Improvements in the molding properties of terephthalate polyesters have been achieved in the prior art by forming a homogeneous mixture of the polyalkylene terephthalate and polycarbonate derived from 4,4'-dihydroxydi(mononuclear aryl) alkane.

The method of preparing polyalkylene terephthalate from terephthalic acid or dialkyl terephthalate and alkylene glycol was shown by British patent specification No. 578,079. The polyesters are well known for their many excellent properties, such as, high melting point, water resistance, oxidation and heat resistance and solvent resistances. However, the rate of crystallization of polyalkylene terephthalate is too slow for use in injection molding. Upon injection into a mold, the molten polyester supercools to yield a glassy, amorphous article which is brittle. Crystallization can be included by proper annealing but this is a time consuming process which greatly increases the cycle of time on the injection molder. The result has been the exclusion of polyalkylene terephthalate from the area of molded articles.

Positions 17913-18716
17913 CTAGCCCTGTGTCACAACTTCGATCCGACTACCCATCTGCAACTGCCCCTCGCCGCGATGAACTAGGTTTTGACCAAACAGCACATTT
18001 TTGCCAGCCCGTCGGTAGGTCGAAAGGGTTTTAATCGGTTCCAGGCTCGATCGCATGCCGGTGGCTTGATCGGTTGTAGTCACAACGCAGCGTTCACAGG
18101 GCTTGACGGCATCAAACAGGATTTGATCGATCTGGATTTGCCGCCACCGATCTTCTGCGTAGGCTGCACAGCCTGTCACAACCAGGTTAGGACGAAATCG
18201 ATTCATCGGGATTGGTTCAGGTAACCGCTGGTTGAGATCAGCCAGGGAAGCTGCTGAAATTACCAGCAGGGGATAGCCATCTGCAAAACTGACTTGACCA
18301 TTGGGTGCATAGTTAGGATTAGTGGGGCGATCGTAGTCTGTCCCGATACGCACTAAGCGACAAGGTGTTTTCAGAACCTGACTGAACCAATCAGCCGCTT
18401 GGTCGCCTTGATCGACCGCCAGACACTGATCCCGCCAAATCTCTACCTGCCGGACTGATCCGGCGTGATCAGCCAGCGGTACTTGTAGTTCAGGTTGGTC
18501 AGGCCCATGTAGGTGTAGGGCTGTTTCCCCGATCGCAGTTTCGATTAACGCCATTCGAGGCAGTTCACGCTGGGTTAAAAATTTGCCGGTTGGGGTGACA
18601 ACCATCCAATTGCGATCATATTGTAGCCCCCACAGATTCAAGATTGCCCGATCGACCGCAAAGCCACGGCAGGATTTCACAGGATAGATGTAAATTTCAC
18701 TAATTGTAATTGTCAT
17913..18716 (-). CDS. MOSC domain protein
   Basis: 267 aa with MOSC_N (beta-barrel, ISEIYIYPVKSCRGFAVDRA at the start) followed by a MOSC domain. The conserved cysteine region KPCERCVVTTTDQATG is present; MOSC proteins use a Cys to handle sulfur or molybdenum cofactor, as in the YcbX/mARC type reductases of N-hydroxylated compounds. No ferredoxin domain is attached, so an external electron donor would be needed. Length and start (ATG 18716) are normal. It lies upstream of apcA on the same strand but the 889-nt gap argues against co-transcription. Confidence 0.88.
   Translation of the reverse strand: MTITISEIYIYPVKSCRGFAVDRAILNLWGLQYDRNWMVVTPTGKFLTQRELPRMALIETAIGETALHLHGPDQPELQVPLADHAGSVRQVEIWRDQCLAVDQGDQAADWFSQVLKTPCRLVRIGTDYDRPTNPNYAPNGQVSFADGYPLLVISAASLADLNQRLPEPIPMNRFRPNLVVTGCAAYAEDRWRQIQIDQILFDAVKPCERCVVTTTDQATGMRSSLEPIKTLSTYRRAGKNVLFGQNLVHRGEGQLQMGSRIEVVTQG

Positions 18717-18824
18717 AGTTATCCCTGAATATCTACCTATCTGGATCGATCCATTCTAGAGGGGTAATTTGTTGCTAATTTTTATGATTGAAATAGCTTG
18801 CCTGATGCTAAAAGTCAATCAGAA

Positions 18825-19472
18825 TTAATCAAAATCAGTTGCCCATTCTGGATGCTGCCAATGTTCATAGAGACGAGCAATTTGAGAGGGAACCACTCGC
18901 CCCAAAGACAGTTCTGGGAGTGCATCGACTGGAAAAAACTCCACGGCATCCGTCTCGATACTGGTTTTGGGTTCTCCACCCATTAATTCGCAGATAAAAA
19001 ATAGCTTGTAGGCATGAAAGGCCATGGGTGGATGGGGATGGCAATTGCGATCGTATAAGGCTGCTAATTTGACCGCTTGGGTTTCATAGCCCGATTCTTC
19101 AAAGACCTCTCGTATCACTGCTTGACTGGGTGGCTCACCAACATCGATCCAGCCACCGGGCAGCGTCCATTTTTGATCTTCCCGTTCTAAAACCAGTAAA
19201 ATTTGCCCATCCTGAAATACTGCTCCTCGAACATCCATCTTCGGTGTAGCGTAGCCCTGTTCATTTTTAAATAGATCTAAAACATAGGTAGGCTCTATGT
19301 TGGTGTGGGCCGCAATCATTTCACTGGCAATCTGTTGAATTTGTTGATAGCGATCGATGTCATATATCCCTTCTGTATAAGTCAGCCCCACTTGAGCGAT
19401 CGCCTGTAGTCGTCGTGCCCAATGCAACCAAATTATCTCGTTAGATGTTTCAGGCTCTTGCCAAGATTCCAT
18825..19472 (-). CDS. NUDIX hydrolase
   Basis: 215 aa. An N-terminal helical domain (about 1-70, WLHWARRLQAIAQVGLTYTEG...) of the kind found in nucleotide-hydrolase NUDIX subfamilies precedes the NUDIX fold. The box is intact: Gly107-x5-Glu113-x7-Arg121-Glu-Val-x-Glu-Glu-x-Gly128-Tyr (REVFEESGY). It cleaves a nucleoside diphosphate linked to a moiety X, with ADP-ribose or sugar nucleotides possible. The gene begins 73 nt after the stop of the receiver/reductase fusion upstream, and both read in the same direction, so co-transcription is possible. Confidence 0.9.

The polyalkylene naphthalene-2,6-dicarboxylate polymers are newly developed and as of yet have not gained the wide commercial use of the terephthalate polyesters yet they exhibit, to the extent they have been investigated, most of the properties of the terephthalate polyesters. It has been found that the melting points of the 2,6- polyesters are substantially higher than those of the terephthalate polyesters. The molding properties of the 2,6- polyesters are, however, essentially the same as the terephthalate polyesters and as a result they do not hold any greater promise in this area.